Memory and Myths of the Norman Conquest

Memory and Myths of the Norman Conquest

Siobhan Brownlie

Hardback
$99.00

Boydell Press

Overview

Overview

In an innovative approach drawn from Memory Studies, this book seeks to uncover how the Norman Conquest is popularly "remembered".
The Norman Conquest is one of the most significant events in British history - but how is it actually remembered and perceived today? This book offers a study of contemporary British memory of the Norman Conquest, focussing on shared knowledge, attitudes and beliefs. A major source of evidence for its findings are references to the Norman Conquest in contemporary British newspaper articles: 807 articles containing references to the Conquest were collected from ten British newspapers, covering a recent three year period. A second important source of information is a quantitative survey for which a representative sample of 2000 UK residents was questioned. These sources are supplemented by the study of contemporary books and film material, as well as medieval chronicles for comparative purposes, and the author also draws on cultural theory to highlight the characteristics and functions of distant memory and myth. The investigation culminates in considering the potential impact of memory of the Norman Conquest in Britain today.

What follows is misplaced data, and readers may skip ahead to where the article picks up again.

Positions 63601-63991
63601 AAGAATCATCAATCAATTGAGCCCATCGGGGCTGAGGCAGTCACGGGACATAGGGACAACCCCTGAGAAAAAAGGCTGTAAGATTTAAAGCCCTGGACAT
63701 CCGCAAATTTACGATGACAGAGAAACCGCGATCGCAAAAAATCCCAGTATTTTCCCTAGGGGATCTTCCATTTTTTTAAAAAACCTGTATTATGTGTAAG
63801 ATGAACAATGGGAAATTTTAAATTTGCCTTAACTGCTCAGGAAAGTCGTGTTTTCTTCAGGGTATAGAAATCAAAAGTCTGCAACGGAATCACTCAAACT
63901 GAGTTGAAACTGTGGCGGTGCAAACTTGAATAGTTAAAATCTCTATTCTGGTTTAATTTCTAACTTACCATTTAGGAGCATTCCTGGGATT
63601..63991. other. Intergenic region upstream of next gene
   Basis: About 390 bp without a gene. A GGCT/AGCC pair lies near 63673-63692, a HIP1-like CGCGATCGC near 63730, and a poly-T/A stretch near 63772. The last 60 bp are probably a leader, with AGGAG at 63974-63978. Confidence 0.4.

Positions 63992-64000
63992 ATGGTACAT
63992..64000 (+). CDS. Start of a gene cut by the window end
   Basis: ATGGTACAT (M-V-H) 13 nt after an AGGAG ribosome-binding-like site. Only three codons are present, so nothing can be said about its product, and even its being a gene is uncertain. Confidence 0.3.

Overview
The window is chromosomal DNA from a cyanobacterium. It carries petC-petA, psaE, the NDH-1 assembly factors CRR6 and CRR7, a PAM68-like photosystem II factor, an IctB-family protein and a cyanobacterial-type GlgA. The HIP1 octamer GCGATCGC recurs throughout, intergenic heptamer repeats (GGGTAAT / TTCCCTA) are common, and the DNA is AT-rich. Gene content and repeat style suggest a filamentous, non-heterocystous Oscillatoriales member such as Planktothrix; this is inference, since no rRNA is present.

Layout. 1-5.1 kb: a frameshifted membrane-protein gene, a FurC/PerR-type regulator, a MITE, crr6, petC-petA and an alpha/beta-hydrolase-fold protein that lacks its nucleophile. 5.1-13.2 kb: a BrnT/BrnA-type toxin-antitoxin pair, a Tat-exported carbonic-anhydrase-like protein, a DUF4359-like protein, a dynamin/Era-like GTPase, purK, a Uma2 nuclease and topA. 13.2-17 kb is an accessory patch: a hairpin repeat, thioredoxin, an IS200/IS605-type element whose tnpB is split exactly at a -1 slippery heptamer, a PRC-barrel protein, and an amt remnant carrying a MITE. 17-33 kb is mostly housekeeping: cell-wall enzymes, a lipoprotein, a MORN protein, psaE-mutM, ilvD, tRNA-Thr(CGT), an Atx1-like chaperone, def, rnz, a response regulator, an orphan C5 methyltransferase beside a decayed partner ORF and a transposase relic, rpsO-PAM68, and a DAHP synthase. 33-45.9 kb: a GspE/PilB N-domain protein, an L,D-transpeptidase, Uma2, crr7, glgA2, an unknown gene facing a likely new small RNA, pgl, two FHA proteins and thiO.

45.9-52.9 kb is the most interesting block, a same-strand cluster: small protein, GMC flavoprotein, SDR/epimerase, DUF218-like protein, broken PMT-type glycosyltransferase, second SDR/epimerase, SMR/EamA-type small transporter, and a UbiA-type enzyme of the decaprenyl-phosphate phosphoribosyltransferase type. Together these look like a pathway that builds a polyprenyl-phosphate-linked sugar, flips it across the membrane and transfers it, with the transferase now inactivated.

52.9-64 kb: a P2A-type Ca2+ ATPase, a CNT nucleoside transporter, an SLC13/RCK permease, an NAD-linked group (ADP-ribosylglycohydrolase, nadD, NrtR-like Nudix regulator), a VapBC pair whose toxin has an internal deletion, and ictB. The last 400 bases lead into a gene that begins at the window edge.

Siobhan Brownlie is a Lecturer in the School of Arts, Languages & Cultures at the University of Manchester.

Details

August 2013
4 black and white illustrations
238 pages
23.4x15.6 cm
Medievalism
ISBN: 9781843838524
Format: Hardback
Library eBook
Boydell Press
BIC HBLC1, 1D, 2AB, 3H
BISAC HIS037010, SOC022000
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Related Titles

Table of Contents

Memory and Method
Knowledge, Symbolization and Tradition
Multiple Remediation
Presentism and Multidirectionality
Affective Mobility
Mythologization: A Founding Myth
A Time-honoured Myth
Contradictory Myths
Memorial and Mythic Functions
Significance of Distant Memory
Afterword
Appendices
Bibliography

Reviews

This fascinating book (is) part of a new and very welcome move towards rigorous quantitative study in the field of the public understanding of the past....Brownlie('s) analysis of the myth of the 'Norman Yoke' and its rich radical history is particularly illuminating. MEDIEVAL ARCHAEOLOGY

Brownlie's very valuable, stimulating and thought-provoking contribution should encourage other scholars to follow her into this field. FOLKLORE

An excellent analysis of how myth and memory interrelate. JOURNAL OF FOLKLORE RESEARCH

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